years ago this April, Jill Robinson first walked onto a bear bile farm. On that day in April 1993, Jill could have walked away, but she chose to act and do what she could. Today, you also have a choice. If everyone reading this donated just US$20, it would pay for the care of over 150 bears at our China sanctuary for a full year. Please help us celebrate 20 years of progress. Donate US$20 today (or whatever you can afford).
Animals Asia Foundation’s work rescuing Moon Bears from cruel bile farms in China is the focus of a one-hour special to be shown at 9pm on Animal Planet on Friday, 30 March.
The documentary, “Moon Bears: Journey to Freedom”, is expected to attract worldwide interest in the plight of China’s caged Moon Bears.
The 60-minute special is a labour of love for writer/director Libby Halliday, whose previous films have been highly acclaimed. A former BBC filmmaker, Halliday has followed the Moon Bear Rescue for many years, spending months researching and filming on site at Animal’s Asia’s Moon Bear sanctuary in Chengdu, Sichuan province.
She traces the compelling journey of the Asiatic black bears – commonly known as Moon Bears because of the yellow crescents on their chests – from incarceration on brutal farms to their newfound freedom at the sanctuary. Narrated by John Faulkner, the film takes the viewer through the heartbreak, frustration and ultimate joy experienced by the rescue team as they battle to overcome seemingly insurmountable hurdles.
To date, Animals Asia Foundation (AAF) has rescued more than 215 bears, some of which have spent up to 20 years in coffin-sized cages where they are agonisingly milked for their bile through catheters or permanently open holes in their abdomens. Officially, more than 7,000 bears remain trapped on bile farms throughout China.
The ambitious bear rescue project was launched in 1993 when Jill Robinson walked onto a bear bile farm in China. “It was beyond belief. I was looking at a mediaeval torture chamber, an absolute hell hole for animals. These animals literally couldn’t move, they couldn’t stand up, they couldn’t turn around,” she says. Robinson’s harrowing account of this encounter draws the viewers into the story.
Robinson spent years lobbying, negotiating and fundraising. In July 2000, Animals Asia signed a landmark agreement with the Chinese authorities to rescue 500 bears in Sichuan, to work towards the elimination of bear farming in China and to promote the herbal alternatives to bear bile. This was the first accord between the Chinese Government and any outside animal welfare organisation. For the Animals Asia team, this was a major step, but as Halliday’s latest work shows, the Moon Bears’ journey remains a long one.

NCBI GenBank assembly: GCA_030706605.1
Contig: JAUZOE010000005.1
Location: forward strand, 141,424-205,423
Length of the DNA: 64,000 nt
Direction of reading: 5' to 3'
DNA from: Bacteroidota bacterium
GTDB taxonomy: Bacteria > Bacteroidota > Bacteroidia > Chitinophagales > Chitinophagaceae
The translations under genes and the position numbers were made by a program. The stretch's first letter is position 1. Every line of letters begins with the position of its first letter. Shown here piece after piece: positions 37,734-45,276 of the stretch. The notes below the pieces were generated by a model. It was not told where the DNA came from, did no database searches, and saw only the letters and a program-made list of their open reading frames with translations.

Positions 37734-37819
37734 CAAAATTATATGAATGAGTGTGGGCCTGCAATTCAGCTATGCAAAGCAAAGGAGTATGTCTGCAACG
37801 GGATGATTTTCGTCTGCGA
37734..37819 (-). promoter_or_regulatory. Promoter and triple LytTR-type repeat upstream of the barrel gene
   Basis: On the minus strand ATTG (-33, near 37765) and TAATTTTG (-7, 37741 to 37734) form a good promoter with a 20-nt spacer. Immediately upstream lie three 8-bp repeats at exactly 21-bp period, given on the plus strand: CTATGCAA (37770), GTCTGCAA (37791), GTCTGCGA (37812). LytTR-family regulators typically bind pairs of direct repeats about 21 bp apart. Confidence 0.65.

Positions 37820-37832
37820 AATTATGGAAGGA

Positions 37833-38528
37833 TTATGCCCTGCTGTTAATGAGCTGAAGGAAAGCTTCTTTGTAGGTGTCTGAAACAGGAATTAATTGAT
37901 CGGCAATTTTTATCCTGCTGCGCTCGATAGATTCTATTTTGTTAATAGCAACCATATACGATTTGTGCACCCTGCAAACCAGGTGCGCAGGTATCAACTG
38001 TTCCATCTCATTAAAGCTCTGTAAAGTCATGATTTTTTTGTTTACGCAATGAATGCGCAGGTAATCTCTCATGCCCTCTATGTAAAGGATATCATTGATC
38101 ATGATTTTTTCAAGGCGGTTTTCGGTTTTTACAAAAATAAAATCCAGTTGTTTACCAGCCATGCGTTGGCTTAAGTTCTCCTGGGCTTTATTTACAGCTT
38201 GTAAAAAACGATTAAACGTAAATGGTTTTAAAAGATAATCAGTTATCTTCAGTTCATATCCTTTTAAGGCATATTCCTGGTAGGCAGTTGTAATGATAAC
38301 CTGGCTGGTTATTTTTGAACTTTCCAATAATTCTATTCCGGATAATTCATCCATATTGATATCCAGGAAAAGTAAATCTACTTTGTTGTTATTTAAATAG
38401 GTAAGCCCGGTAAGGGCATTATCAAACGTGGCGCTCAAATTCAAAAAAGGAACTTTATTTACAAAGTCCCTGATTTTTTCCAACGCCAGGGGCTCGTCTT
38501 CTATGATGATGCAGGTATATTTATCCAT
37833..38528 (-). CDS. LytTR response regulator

Asia’s top pop diva, Karen Mok, (Mok Mun-Wai), who has adopted her own Moon Bear, “Bao Bei”, also features in the documentary. As well as wowing the crowds on stage, Mok shows her more serious side as AAF’s Moon Bear Rescue Ambassador. As the hugely popular singer/actress explains in the film, she was so horrified when she learned about the cruelty of bear farming that she simply could not stand by and do nothing. Now she spreads the word about the campaign to end the brutal trade at every opportunity.
It is illegal for bear products to be exported from China, but the black market trade is thriving. Japan, Korea and China have the highest demand for bear bile. Bear parts, bile powder and bile products are also found in Australia, Taiwan, Indonesia, Malaysia, Singapore, the US and Canada – the consumers are predominantly of Chinese, Japanese and Korean origin. The bile is used as a traditional remedy for a range of complaints including fever, liver disease and sore eyes. Synthetic and herbal alternatives are readily available.
Bear bile has been used in traditional medicine for thousands of years, but only in recent decades has the trade become industrialised. “Ingenious” farmers discovered that if they kept the bears trapped in tiny cages, they could milk them daily for their bile,
Audiences will meet Gail Cochrane, AAF’s no-nonsense Scottish vet, whose descriptions of the bears’ suffering and anguish make difficult viewing; Christie Yang, the foundation’s China Relations Manager, who admits she once saw animals solely as food; the bile farmer who visits the sanctuary and shocks the rescue team with his obvious concern for the welfare of his former farm bears; and the ordinary Chinese people who are creating a groundswell of change in attitudes to animal welfare in China.
Viewers will also witness the daily challenges faced by Robinson and her team, the cross-cultural camaraderie that has grown up among the local and international staff at the rescue centre and best of all, the delightful antics of the forgiving Moon Bears as they frolic, swim, climb and tumble in their newfound state of freedom.